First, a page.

How Do You Interact with Your Customers and Prospects in Times of Crisis and Uncertainty?

Weiss Advice Issue: 200, April, 2020

I’ve long preached that not all customers are alike, and the customers themselves most certainly are not always right. (They often know what they want but not what they need.) In these parlous times, it’s more critical than ever to understand your customers’ diverse behaviors and preferences.

As much as I try to avoid “labels” I have to assign names to categories, but I’ll try to be non-pejorative. I’m going to use “customers” to represent those who are “clients” as well.

1. Ideal Customers: These are buyers who highly value your contributions (advice, products, services, responsiveness, etc.) and will tend to rely on you more than ever to guide them through tough times. They will have discretionary funds (that is, funds they can move if necessary, for the highest value return).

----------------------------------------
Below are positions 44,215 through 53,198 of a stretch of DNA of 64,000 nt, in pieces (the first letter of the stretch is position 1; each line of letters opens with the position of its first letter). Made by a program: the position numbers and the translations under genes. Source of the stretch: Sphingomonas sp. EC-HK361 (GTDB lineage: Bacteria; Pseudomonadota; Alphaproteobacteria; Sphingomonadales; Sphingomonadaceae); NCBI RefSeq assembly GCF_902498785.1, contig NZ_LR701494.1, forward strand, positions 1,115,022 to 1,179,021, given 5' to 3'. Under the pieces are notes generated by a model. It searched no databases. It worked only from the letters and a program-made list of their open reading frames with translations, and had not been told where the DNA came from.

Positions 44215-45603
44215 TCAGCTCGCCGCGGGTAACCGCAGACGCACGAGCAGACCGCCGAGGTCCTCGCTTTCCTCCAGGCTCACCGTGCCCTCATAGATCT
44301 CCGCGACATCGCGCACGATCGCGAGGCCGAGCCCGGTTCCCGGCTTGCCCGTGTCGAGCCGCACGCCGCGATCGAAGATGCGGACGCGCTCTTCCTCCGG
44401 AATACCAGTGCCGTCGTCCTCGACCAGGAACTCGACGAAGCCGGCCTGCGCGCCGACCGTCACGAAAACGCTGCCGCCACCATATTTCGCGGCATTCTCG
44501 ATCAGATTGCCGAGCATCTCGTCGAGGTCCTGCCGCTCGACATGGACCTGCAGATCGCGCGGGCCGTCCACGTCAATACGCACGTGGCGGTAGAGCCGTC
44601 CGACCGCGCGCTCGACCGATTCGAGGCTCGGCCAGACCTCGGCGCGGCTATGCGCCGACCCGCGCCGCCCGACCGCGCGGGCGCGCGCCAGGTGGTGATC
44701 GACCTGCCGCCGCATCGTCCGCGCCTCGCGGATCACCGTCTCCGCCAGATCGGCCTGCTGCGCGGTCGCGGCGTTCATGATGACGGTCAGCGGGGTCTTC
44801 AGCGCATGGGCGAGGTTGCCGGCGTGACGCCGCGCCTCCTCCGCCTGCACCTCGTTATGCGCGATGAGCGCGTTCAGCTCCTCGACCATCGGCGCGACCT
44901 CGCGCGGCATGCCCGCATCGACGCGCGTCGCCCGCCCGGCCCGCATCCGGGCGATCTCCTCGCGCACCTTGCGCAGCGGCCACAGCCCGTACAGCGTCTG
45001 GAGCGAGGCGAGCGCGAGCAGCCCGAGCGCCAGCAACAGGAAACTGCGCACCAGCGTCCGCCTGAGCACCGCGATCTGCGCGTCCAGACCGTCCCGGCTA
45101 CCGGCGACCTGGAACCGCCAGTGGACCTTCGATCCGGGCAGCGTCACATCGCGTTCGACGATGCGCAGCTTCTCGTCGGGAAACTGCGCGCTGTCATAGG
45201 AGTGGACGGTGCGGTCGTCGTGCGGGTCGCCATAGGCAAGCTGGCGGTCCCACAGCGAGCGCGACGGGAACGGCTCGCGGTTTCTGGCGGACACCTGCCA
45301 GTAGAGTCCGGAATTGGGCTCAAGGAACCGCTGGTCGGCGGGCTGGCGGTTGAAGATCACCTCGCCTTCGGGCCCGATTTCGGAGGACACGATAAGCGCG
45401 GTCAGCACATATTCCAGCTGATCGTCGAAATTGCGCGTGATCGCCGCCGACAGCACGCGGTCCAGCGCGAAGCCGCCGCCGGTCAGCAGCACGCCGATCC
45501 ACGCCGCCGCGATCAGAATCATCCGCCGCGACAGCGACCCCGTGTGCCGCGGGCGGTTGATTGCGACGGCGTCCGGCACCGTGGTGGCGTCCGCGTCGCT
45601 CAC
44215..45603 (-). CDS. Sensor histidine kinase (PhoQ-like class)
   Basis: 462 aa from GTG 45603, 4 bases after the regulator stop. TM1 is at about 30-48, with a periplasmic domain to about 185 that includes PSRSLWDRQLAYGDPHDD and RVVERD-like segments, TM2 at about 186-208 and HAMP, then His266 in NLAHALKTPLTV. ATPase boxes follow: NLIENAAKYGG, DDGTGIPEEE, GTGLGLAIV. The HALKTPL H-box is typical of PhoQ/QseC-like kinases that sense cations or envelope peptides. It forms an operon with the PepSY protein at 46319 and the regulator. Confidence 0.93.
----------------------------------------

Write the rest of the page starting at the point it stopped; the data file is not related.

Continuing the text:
2. Hesitant: These people are “on the fence,” waiting for “developments” that may take 24 hours or 24 weeks. They need to be shown the high cost of not proceeding and the wisdom of being confident in the underlying structure of the economy and our institutions. The banks are not failing, transportation is accessible, technology is often saving the day.

3. Intimidated: In this case, the buyers are understandably conservative and willing to wait for the longer-term “all clear” signals. The approach here is to demonstrate that you can’t gain market share or return to business as usual from a “standing start” and that their inertia must be “in motion” and not “at rest.”

4. Hunkered Down: These folks are scared, and understandably, these can be scary times. My feeling is that it’s best to stay in contact, offer value, share best practices, but not “pull” them beyond that. I’ve never tried to yank an ostrich’s head out of the sand, and I’m not eager to try. Just leave food nearby.